Artificial intelligence (AI) is quickly becoming a day-to-day component of software development across the globe. If you’ve been following the trends at all, you’re probably very familiar with the term “algorithm.” That’s because, to the world’s big tech companies like Google, Amazon and Facebook, AI is all about developing and leveraging new AI algorithms to gain deeper insights from the information being collected on and about all of us.
However you feel about privacy, the tech giants’ emphasis on algorithms has been good for AI and machine learning (ML) businesses in general. Not only are these companies pushing the boundaries of ML, but they’re also putting their algorithms out there as open-source products for the world to use. This gives smaller companies the opportunity to piggyback on the research and computing power of the tech megaliths. With much of the algorithmic legwork done by Google et al, we can start pushing ML forward in new and exciting ways.
But despite what many would have us think, there’s more to AI and ML than algorithms. In fact, algorithms are just the tip of the machine learning iceberg. And they’re not even the hard part. What truly gives AI and ML its power is lurking below the waterline, and it goes by the name of data. And here’s where we start to see a divide between the “haves” of the tech giants and the “have nots” of the rest of us.
We’re all aware that the aforementioned tech giants have plenty of data to work with, having spent years collecting it themselves at scale. Not only do they have huge data sets readily available, but those data sets have been collated in a clean, standard format of their own choosing. They don’t need to spend the time and money on wrestling their data into something that their algorithms can use.
The opposite is true for the rest of us. Our machine learning using smaller collections of data that might be cobbled together from a variety of sources and that are seldom in a standard format. Not only that, but our data sets are often corrupted and are almost never marked up to act as training sets for these advanced algorithms. These are serious barriers for smaller companies or research teams seeking to build, deploy, test and validate an AI project. Data cleaning is a whole extra production step — and a costly one at that.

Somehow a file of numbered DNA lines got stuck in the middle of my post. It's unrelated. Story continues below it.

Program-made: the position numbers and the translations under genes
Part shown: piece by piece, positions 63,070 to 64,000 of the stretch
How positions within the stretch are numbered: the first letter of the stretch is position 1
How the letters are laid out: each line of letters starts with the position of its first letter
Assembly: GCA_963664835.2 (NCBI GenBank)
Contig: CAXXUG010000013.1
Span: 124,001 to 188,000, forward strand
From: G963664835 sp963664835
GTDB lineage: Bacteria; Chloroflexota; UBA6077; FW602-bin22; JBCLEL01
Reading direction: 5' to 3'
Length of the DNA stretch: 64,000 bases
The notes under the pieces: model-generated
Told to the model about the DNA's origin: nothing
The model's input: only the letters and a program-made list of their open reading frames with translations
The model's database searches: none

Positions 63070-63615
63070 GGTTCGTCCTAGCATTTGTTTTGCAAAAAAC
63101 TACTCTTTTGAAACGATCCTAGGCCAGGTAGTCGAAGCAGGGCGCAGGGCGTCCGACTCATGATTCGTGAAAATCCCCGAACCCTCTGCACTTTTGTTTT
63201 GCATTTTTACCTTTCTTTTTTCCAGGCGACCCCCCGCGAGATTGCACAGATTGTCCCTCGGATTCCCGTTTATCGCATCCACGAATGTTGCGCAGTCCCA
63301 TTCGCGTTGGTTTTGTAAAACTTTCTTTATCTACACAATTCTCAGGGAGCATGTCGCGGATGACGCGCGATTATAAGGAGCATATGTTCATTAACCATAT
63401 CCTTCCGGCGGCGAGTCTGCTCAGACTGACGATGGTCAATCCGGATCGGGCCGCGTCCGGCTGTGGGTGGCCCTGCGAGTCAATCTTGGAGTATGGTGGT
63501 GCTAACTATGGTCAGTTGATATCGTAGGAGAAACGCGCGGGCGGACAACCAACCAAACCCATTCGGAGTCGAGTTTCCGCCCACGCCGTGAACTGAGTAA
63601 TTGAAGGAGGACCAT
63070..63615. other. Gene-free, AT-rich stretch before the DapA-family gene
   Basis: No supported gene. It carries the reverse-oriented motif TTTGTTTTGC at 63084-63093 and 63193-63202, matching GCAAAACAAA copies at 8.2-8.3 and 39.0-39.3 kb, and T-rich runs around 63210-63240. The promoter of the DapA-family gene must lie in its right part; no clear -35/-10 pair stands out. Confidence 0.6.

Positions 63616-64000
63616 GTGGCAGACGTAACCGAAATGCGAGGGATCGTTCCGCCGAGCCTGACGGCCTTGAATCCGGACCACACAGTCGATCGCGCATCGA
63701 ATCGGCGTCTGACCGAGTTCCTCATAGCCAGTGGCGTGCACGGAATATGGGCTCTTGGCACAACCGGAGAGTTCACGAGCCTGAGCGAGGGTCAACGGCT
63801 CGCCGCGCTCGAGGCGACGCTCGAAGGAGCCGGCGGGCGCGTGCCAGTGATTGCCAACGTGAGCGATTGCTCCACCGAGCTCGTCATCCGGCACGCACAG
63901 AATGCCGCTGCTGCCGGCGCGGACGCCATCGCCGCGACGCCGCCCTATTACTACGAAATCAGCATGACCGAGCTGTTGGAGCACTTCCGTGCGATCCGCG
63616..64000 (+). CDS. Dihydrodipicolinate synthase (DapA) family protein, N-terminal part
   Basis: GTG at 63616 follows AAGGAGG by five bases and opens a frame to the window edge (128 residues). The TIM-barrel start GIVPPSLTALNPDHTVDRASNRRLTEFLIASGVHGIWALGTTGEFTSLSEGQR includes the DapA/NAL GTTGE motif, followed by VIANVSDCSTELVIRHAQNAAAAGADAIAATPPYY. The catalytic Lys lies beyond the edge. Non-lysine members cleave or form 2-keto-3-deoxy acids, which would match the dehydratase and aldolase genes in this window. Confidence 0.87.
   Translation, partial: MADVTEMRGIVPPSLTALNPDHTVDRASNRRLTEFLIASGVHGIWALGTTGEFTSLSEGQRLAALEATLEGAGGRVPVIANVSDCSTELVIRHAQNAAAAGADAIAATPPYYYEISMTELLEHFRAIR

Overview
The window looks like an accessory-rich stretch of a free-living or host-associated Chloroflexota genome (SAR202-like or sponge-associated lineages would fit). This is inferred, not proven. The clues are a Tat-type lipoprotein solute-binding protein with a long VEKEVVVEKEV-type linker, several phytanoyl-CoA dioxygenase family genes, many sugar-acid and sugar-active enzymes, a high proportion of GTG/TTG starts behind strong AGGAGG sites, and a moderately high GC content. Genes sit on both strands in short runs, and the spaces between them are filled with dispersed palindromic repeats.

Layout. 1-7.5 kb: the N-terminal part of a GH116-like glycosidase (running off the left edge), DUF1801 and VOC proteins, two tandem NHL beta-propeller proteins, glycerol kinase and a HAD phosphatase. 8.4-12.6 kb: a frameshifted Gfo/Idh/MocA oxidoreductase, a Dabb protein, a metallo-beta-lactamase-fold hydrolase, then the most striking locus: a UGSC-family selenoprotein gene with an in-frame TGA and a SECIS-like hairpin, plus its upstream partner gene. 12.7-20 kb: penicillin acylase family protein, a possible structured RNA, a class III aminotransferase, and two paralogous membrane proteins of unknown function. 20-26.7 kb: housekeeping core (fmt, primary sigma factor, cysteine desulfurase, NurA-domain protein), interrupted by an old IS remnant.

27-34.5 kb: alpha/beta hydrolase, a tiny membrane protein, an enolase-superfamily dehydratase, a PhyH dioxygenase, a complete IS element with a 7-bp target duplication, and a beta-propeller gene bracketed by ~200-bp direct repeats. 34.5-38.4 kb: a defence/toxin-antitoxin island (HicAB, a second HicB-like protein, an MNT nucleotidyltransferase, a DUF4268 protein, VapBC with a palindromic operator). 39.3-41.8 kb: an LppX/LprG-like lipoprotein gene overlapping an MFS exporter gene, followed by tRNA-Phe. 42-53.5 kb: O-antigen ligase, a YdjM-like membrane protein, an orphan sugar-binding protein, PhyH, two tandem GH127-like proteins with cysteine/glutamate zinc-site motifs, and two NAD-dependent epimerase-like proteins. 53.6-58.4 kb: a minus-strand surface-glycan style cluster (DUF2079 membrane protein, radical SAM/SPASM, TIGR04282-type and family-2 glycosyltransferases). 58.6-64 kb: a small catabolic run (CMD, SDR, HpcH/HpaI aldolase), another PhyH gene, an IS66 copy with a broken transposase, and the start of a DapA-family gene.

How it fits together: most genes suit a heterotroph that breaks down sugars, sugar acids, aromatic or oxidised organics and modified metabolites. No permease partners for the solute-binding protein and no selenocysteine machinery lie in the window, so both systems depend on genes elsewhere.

While this data divide may seem like a reason to despair, it’s not all bad. Where there’s a problem, there’s an opportunity. Amazon, Google and Facebook have generously passed along their algorithms, but there’s absolutely no business case for them to bother with data access, cleaning and training. It’s obvious that the onus is going to fall on us. But with it comes a potentially lucrative opportunity.
In my experience, about 90% of the success of an AI project is about identifying, collecting, cleaning and marking up data for the algorithms to work with. Solving these problems is where most of the work, funding and business value in AI and ML will be found in the coming five to 10 years. After all, not only is 90% of the success of a project about the data, but 90% or more of the work is related to the data.
The future of corporate machine learning and AI goes far beyond what the big tech companies are interested in offering. By combining open-source algorithms and productized data preparation platforms, smaller players can help companies with the data problems that the big tech firms won’t touch. It’s good news for us — and good news for the clients that would otherwise be overlooked.
If you’re a smaller AI company, there’s a huge opportunity in leveraging your knowledge of data collection, cleaning and management to offer an AI-powered solution that can simplify your clients’ data wrangling. ML models can be used to automate data matching, reducing project time spent on data cleaning, while also improving the efficacy of data cleaning over time. It’s the perfect AI use case — one that the tech megacorps haven’t yet taken on.
Credit: Google News